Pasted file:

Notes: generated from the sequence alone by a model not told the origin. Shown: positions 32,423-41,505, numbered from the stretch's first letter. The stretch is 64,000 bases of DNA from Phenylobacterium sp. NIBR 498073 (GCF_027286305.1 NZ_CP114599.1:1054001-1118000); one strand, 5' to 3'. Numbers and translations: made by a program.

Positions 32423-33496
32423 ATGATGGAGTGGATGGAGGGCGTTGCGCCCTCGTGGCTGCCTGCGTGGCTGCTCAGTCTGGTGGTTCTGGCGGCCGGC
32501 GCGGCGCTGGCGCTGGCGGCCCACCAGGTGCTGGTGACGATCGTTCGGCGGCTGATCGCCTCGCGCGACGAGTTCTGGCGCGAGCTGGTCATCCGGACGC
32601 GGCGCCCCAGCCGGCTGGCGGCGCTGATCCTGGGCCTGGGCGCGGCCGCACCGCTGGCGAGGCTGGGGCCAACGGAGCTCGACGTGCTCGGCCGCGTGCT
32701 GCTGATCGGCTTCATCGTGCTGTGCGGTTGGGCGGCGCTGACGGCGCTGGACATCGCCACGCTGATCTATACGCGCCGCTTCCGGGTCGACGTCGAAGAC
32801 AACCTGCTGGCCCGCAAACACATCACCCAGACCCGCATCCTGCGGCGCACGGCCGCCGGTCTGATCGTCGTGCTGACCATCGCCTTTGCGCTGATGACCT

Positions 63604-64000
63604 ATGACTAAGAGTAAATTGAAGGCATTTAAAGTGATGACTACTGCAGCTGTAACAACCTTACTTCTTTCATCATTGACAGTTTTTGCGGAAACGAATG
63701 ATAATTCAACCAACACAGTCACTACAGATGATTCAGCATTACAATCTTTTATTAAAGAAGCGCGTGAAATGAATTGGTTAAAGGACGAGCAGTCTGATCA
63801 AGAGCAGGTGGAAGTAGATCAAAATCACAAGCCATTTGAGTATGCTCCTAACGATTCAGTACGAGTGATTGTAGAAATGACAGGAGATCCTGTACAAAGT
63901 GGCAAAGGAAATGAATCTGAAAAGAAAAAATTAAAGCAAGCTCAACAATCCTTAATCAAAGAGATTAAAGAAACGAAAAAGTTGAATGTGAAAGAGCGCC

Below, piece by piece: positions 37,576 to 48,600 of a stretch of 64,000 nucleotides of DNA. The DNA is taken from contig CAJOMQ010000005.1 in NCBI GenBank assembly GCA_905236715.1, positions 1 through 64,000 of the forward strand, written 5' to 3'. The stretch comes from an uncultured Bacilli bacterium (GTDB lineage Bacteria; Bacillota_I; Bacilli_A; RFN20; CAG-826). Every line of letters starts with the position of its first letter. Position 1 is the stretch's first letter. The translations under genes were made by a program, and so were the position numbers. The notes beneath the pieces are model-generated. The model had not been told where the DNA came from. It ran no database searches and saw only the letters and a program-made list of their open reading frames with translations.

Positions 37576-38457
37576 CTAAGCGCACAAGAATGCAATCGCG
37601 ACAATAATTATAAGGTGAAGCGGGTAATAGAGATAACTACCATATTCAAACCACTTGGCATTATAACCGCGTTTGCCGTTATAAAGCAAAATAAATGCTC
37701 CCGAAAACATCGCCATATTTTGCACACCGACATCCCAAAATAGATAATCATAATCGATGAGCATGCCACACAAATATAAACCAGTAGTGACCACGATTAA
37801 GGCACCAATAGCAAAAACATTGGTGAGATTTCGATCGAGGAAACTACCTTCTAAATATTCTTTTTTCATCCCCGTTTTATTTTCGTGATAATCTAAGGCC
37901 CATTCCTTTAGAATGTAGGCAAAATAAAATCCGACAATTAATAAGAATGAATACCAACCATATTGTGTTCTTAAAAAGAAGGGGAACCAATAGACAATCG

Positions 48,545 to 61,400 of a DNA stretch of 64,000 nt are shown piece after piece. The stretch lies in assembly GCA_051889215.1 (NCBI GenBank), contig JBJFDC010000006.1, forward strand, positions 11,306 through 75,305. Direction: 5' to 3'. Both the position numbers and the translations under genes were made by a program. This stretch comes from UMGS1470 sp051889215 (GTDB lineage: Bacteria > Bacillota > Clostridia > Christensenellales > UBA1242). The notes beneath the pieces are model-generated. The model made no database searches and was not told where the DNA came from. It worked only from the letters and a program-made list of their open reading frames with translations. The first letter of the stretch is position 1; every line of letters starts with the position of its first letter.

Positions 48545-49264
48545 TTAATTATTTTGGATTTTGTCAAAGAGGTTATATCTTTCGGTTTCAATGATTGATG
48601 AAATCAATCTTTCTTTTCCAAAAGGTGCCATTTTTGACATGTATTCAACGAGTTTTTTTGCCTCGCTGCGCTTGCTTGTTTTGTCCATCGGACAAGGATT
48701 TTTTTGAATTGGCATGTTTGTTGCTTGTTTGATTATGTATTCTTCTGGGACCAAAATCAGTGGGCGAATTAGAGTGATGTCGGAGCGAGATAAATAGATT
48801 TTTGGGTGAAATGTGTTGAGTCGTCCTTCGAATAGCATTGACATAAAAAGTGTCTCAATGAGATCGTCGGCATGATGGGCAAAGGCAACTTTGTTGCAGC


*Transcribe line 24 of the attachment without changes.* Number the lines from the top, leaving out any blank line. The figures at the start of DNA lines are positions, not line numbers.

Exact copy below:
48701 TTTTTGAATTGGCATGTTTGTTGCTTGTTTGATTATGTATTCTTCTGGGACCAAAATCAGTGGGCGAATTAGAGTGATGTCGGAGCGAGATAAATAGATT